Mango Farming Guide:
Introduction of Mango Farming:- The mango is a juicy stone fruit and belong to the family of “Anacardiaceae” and genus of “Mangifera”. Mangoes have been grown in South Asia for thousands of years & reached East Asia between the 5th and 4th centuries. Mango is one of the top fruit crops of India and other Asian countries. Mango fruit is called the king of fruits. Mangos are delicious, excellent flavour and attractive fragrance, these fruits are good source of vitamin ‘A’ and Vitamin ‘C’. Mango trees are hardy in nature, can be grown in a wide-range of soils and require comparatively low maintenance. These fruits can be utilized at all stages of its development. Raw mangoes are used for making chutney (pickle) and juices. The ripe mangos can be used in preparing desert, squashes, syrups, nectars, jellies and jams. This fruit kernel also contains 8 to 10 % good quality fat which can be used for soap and also as a substitute for cocoa butter in confectioneries. Commercial cultivation of mango crop is very much successful in southEast Asia. Mango trees can be grown in pots, back yards, greenhouses and poly houses as well.
Health Benefits and Nutrition Facts of Mango:- The following are the health benefits of mango fruits.
- Mango fruit may prevent cancer.
- Mango fruit is good for skin.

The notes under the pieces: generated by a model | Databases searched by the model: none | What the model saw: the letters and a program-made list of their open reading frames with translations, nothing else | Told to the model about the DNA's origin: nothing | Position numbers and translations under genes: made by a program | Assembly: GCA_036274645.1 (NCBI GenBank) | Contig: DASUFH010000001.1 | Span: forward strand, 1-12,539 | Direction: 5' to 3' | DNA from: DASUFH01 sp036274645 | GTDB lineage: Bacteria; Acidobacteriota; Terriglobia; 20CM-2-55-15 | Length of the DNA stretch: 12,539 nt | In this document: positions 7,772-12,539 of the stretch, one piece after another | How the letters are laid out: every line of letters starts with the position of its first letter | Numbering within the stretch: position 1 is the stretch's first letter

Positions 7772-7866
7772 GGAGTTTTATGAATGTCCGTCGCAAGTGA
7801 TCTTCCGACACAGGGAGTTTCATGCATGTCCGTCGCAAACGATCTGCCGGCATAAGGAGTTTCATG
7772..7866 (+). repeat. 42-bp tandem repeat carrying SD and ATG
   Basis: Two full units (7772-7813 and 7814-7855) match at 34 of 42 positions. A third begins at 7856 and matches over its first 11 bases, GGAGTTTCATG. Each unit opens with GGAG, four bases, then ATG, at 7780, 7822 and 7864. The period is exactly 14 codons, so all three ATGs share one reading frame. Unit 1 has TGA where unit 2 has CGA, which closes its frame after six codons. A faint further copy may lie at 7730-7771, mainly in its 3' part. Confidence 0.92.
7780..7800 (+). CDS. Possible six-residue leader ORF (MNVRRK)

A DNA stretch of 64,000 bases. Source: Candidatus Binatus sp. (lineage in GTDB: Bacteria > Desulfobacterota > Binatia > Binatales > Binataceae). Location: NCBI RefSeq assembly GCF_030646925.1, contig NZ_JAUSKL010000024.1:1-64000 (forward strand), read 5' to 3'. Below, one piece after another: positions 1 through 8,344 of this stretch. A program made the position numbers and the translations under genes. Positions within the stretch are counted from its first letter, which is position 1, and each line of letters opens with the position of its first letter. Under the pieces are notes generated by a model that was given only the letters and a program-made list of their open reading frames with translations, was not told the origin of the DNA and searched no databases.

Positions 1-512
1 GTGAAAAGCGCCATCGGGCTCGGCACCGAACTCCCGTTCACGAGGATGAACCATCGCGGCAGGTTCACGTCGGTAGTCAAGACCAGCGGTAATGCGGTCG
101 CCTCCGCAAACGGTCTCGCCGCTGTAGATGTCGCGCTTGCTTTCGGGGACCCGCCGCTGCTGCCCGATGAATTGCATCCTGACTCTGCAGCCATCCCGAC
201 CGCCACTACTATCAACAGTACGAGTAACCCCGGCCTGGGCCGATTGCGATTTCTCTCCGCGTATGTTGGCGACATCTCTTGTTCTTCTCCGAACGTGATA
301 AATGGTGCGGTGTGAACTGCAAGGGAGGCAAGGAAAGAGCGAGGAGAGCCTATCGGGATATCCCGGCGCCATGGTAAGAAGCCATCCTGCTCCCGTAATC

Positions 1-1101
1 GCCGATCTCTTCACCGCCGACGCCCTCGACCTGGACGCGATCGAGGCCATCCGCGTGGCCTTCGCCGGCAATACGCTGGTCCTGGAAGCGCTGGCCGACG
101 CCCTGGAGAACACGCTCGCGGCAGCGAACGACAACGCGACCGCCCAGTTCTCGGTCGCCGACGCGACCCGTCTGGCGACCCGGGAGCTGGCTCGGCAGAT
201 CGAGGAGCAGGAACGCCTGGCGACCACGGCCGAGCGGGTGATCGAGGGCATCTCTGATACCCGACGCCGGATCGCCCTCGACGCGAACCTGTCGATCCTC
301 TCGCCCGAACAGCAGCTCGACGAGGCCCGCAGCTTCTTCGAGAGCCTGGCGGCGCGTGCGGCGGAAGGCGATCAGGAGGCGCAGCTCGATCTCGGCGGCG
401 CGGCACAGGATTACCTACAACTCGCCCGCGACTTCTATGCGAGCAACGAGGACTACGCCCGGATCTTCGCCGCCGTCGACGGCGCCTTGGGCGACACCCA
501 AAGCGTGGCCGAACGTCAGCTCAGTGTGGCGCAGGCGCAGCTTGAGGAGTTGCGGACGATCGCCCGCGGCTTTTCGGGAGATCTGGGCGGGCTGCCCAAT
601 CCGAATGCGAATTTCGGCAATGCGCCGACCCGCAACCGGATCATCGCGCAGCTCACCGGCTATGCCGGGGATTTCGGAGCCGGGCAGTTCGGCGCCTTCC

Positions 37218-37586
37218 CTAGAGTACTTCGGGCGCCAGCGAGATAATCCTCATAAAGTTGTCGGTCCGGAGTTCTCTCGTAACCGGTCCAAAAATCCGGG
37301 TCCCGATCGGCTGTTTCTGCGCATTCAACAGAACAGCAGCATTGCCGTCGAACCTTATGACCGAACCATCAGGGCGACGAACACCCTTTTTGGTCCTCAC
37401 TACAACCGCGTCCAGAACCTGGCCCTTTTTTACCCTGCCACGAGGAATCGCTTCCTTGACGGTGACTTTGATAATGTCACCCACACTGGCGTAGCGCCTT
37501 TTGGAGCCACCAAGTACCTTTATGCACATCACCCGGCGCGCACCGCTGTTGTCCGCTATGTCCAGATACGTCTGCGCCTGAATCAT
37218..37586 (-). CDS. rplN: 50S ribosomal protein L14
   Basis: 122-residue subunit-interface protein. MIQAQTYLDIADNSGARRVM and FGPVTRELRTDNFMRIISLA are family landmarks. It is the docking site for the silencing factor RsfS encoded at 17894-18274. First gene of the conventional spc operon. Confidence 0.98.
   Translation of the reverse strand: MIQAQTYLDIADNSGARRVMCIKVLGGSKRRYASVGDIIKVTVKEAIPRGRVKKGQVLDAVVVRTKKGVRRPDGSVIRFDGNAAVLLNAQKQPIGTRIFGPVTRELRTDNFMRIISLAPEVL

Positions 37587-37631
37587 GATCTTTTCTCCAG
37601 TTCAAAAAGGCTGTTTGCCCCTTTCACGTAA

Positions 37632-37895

- Mangos help in boosting immune system
- Mango fruit is good for eye health.
- Mangos are good for heart health.
- Mangos improve digestion.
- Mango fruit may lower cholesterol level.
- Mango fruit may alkalizes the whole body.
Top 10 Producers of Mango in the World:- The following countries are the top producers of mango fruits.
Major Mango Production States in India:- Uttar Pradesh, Andhra Pradesh, Telangana, Karnataka, Bihar, Gujarat and Tamil Nadu.
Local Names of Mango in Asia:- Svoaix’ar (Taiwanese), Anbe (Persian), Mangga (Malay), Mango (Turkish), манго (Russian),マンゴー (Japanese), Svaay (Cambodian), xoài (Vietnamese), Mamuang (Thai), 芒果 (Mandarin), Paho (Filipino), 芒果, mángguǒ (Chinese), مانجو (Arabic), Aanp(Nepali), 망고 (Korean), Amro (Mongolian), Ambā,අඹ (Sinhalese, Sri Lanka), Aam (Hindi, India).
Local Names of Mango in India:- Aam (paka), (Bengali, Hindi, Urdu), Keri (Gujarati), Mavina hannu (Kannada), Amb (Kashmiri, Panjabi), Mam pazham (Malayalam, Tamil), Amba (piklela), (Marathi), Amba (pachila) (Oriya), Heinou (Manipuri), Aambo (Konkani),Mamidi pandu (Telugu).
Varieties of Mango:- There are many hybrid varieties of mango cultivated across south east Asia region. There are more than 1000 improved varieties grown in India itself. Some of the most cultivated cultivars in India are Alphonso, Bangalora, Banganpalli, Ratna, Dashehari, Fazli, Arka Anmol, Fernandin, Himsagar, Kesar, Kishen Bhog, Bombai, Bombay Green, Langra, Mankhurd, Arka Puneet, Mulgoa,Arka Aruna, Neelam, Samarbehist, Chausa, Suvarnarekha, Vanaraj, Zardalu,Mallika, Amrapali, Manjeera and Himayath.
Climate Requirement For Mango Farming:- Mangos can be cultivated in both tropical and sub-tropical regions from sea level to 1500 meter altitude, provided there is no high humidity, rain or frost during the flowering stage. Having good rainfall and dry summer is best suitable conditions to grow mangos. Avoid areas with high winds and cyclones which may cause flowers and fruits shedding and breaking of branches.